You can get effective access to the shaded object's entire transformation matrix by using the Vector Transform node to find what the Object space's bases, (its [
[0,0,1]) become, when they are measured in World coordinates.
(We know we can already get this from the Object Info node, but just for completeness...) Set a Vector Transform node to 'Point', from: 'Object' to: 'World'. Enter
[0,0,0] as the point to be transformed, and you have the location of the shaded object in the World.
These arrows point along the Y of their Object's spaces, and the objects have been scaled in Y, by between 1 and 2.5 . By transforming the Object-space vector [0,1,0] to World space, and taking its length, you get how much the object has been scaled in Y. Here, the scales are mapped to colors. Of course, you can do the same in X and Z, and, if you like, encode all 3 scales, XYZ -> RGB.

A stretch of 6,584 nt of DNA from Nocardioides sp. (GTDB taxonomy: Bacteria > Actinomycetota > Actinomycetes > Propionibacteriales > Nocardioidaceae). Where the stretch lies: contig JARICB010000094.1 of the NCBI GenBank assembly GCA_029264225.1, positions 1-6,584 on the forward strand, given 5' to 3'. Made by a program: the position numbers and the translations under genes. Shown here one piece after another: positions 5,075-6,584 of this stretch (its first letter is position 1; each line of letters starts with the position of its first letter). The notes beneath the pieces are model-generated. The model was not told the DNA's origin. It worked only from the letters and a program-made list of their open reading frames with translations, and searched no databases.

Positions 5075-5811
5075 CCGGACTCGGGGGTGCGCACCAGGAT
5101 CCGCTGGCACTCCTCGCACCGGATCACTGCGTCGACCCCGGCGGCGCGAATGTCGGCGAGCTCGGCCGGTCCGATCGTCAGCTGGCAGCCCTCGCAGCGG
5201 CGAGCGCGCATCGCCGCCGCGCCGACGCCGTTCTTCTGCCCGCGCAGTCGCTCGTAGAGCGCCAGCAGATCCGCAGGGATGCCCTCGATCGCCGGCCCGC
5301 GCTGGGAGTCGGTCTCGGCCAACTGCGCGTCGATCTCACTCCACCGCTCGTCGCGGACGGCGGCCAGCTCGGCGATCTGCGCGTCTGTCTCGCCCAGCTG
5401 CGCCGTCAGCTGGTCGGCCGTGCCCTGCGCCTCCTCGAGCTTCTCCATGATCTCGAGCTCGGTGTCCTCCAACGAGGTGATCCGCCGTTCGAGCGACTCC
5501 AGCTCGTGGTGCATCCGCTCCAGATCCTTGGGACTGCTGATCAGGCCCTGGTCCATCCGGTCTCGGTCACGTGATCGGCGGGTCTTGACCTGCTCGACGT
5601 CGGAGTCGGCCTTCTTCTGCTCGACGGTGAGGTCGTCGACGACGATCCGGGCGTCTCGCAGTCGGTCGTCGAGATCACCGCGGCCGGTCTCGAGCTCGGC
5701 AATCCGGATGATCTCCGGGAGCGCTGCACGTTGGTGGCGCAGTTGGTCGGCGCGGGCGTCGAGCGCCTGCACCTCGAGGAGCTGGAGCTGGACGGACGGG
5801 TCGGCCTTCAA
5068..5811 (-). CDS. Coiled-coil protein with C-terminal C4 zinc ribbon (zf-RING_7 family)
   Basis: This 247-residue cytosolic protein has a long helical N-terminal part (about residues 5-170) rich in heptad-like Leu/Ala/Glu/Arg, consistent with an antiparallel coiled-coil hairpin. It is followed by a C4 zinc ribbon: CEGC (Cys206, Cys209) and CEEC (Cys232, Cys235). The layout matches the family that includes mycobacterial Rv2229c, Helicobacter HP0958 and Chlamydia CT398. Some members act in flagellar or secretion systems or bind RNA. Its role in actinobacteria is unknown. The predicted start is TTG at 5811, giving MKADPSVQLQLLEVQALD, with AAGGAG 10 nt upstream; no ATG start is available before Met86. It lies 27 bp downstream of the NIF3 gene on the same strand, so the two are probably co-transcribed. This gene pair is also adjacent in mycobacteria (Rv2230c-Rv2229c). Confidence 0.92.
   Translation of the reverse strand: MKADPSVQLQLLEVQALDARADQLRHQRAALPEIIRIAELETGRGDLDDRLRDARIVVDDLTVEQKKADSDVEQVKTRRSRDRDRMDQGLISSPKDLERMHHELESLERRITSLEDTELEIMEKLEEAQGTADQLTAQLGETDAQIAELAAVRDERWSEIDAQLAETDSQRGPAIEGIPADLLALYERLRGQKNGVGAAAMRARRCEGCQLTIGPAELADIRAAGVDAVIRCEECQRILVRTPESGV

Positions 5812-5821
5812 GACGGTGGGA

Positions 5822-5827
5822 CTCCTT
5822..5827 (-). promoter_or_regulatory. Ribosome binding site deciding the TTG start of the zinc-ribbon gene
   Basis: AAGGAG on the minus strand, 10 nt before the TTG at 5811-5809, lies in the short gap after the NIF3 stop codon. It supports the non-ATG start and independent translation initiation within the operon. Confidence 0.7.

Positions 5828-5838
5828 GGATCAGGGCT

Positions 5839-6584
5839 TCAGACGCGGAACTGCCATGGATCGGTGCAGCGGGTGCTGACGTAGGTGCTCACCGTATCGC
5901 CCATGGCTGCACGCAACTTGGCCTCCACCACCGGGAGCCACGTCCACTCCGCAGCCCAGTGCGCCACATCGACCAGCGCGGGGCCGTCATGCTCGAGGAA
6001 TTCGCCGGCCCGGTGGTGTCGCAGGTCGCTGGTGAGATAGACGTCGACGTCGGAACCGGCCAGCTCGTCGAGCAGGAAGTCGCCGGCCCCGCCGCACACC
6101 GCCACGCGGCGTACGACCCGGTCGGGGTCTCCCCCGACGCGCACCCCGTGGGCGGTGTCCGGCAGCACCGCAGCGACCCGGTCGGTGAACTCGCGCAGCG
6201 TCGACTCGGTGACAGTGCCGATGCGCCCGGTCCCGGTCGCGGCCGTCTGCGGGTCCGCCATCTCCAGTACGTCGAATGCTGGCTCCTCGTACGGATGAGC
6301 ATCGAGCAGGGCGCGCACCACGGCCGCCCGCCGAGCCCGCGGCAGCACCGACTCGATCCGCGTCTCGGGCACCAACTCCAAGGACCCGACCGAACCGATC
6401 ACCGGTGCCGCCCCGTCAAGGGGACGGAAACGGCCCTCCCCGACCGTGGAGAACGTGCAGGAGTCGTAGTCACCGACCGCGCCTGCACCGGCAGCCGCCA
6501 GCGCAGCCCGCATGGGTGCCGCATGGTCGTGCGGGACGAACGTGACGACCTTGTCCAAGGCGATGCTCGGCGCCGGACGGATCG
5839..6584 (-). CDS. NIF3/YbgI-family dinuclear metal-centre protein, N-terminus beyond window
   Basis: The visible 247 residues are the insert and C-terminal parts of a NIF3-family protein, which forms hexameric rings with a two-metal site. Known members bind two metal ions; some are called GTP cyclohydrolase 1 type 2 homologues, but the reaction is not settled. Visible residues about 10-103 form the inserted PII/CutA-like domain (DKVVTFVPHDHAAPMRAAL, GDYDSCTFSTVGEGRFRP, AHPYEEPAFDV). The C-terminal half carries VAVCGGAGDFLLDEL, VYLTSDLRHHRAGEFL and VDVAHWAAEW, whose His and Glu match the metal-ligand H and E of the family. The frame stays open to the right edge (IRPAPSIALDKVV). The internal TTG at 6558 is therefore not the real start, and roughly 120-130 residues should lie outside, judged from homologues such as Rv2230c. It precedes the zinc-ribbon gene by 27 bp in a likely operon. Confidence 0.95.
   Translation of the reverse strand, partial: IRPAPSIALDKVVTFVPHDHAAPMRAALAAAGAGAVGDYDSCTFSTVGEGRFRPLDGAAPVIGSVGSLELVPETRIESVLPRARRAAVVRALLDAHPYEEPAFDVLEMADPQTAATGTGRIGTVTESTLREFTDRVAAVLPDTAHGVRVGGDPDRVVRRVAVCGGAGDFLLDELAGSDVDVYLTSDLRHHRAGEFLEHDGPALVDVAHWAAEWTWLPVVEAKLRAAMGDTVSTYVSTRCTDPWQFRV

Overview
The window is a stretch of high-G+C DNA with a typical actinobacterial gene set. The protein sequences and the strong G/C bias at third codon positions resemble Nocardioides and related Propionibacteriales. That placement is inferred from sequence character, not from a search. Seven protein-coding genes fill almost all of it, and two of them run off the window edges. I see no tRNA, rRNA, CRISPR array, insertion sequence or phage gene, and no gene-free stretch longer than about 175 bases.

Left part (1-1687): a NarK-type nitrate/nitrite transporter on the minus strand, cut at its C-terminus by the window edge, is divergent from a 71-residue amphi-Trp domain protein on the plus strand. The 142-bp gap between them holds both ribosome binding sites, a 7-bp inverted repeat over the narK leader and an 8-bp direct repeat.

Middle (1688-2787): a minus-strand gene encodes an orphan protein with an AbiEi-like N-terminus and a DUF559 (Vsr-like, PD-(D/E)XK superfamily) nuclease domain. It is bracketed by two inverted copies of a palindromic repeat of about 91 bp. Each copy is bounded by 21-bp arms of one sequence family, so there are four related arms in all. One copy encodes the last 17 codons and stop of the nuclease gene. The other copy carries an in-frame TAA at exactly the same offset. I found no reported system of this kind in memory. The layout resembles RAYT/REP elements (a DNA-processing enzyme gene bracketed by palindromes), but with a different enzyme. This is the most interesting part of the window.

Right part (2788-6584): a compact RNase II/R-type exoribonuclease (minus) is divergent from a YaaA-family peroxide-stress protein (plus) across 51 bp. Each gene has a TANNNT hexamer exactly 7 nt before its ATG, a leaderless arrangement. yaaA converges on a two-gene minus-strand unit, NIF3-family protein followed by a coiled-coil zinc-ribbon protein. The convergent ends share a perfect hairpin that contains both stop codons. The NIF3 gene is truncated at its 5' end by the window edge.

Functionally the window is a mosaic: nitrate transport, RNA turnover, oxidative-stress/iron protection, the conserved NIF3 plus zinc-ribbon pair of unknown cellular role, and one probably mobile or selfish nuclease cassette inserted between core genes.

Well, by taking the Object -> World transforms of [1,0,0], [0,1,0], and [0,0,1], we have the columns of the object's transformation matrix. We know the orientation of all the object axes. But how those orientations are expressed as rotations is another question. If you wanted to express the orientation as Euler rotations, you're into this territory. Even if you fix the order of rotations, (e.g. X, then Y, then Z), there is still no unique set that will arrive at the object's orientation. So even if you make a node-group to make the Matrix to Euler conversion, and find a set of rotations that take you to the orientation, they won't necessarily be the rotations shown in the object's transform panel.
However, you can still do some useful things. This tree, for example, gets the angle of the projection of the object's Y axis down onto the World XY plane, around Z. The angle comes out of the
Arctan 2 node between -pi and pi. The other nodes just map that range to 0..1.
Although you can get the location of a shading-point as measured in another object's coordinates, that doesn't tell you anything about the scale or orientation of the other object's space, you still need something like drivers there, unless something comes up in Geometry Nodes? And I don't think you can deduce the absolute dimensions of your own, shaded object, unless you cheat by knowing the location of the object's origin in the object's Generated texture space, which always measures 0-1 along the sides of the object's bounding box, oriented with the object axes.